The Presumption of Innocence – Was Fotis Dulos Treated Fairly?


Everyone thinks that Fotis Dolus killed his estranged wife. After all, that is what the state alleges he did in the arrest warrant charging him with her murder.  Why even bother with the trial?  Let’s face it the crime he was accused of was so horrible and unthinkable no one wants to forgive him or even consider that he may somehow “get away with it” like OJ Simpson did.  Should the presumption of innocence be reduced when the allegations are particularly egregious?  Is everyone entitled to the same presumption of innocence?  Shouldn’t we have to wait until the time of trial to have a determination of guilt or innocence?

Before I get any further in this blog, I know that there are strong passions involved in this case and I don’t condone anyone who commits a violent act against anyone, particularly the mother of their children.  I am not writing to support Fotis Dulos or condone his actions.   I am writing to question what has happened to the presumption of innocence and if the general public really understands what that concept means?

The Presumption of Innocence 

While the presumption of innocence is not expressly cited in our Constitution, it is universally accepted that this presumption is supported by the Fifth, Sixth and Fourteenth Amendments and has been cited in numerous decisions of our Supreme Court as a fundamental principle of our system of criminal justice.  Everyone is presumed to be innocent unless and until the State can prove them guilty beyond a reasonable doubt.  When you are charged with a crime, you do not have any duty to prove your innocence, rather the state has the exclusive burden of proving each and every element of the crimes charged beyond a reasonable doubt.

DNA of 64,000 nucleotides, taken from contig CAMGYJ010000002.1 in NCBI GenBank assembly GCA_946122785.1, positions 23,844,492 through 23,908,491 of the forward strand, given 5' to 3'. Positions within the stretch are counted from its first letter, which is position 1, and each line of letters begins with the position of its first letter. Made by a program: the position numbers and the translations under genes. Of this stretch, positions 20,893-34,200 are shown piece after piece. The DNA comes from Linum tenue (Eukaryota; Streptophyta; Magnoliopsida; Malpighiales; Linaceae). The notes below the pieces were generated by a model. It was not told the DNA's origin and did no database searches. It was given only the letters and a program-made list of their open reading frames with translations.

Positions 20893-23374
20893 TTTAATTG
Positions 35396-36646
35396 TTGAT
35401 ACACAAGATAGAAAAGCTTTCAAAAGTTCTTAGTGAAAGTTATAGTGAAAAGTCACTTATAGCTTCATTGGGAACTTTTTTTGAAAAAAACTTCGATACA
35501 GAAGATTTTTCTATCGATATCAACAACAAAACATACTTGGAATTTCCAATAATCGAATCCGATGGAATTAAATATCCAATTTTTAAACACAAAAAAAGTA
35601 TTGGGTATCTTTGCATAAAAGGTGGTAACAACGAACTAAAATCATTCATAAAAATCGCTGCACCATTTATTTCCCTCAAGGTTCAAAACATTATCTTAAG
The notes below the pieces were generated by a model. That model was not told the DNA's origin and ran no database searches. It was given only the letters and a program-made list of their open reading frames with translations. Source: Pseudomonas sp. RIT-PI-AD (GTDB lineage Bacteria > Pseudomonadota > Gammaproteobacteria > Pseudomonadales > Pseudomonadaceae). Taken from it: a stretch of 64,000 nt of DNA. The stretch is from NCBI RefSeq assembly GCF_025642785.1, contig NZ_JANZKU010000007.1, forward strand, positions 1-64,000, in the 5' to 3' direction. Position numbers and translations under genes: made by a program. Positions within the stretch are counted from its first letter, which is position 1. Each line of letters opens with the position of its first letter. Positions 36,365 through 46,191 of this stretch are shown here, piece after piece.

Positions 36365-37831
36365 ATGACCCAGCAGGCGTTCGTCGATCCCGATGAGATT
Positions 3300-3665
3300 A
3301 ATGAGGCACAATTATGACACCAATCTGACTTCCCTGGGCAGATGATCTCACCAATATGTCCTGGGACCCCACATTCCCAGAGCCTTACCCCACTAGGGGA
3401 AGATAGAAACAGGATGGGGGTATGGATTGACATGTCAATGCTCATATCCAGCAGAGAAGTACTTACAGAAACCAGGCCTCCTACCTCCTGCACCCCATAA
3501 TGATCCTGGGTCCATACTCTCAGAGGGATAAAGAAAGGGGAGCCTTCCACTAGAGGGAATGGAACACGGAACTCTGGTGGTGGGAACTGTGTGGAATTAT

What is an Arrest Warrant?

While an arrest warrant is certainly very official-looking, we must remember that it is a laundry list of allegations that have not been proven.  The standard for granting an arrest warrant is a finding of probable cause which is a very low threshold of proof.  Just because a judge signs an arrest warrant does not mean that someone is guilty.  When an arrest warrant is filled out by a police officer they certainly are not going to include any exculpatory evidence or even any facts that question the state’s case against you.   In reality, police only put the worst things about someone in an arrest warrant and leave out anything that they feel hurts the chances of getting the warrant granted.  As a criminal defense lawyer, I look at an arrest warrant with a very critical eye. For those interested here is a video I made about arrest warrants:


Are Innocent People Arrested For Crimes Based Upon Faulty Warrants?

A lot of the general public and media seem to think that what is written in an arrest warrant is really authoritative and must be accurate. In my experience, a warrant is only one side of the story.  In most cases, if you want to know what really happened you need to conduct an independent investigation and review of the facts.  Let’s look at a recent example of a case that I handled.

In this case, my client was charged with Larceny in the 1st degree and a Judge set his bond at $250,000.  If you read the warrant it looked like a really serious case.  According to the warrant, it looked certain that my client was 100% guilty as charged.  With a little detective work on my part and my investigators, we quickly were able to prove that the case against my client was not only weak but that they actually had the wrong guy.  After 6 weeks the State’s attorney dropped the charges.  What if my client did not have an attorney fighting hard on his side and what if everyone believed what was written in the arrest warrant and the media accounts?

You can read the details here:

What About All Those People Who Are Wrongfully Convicted and Later Released From Jail?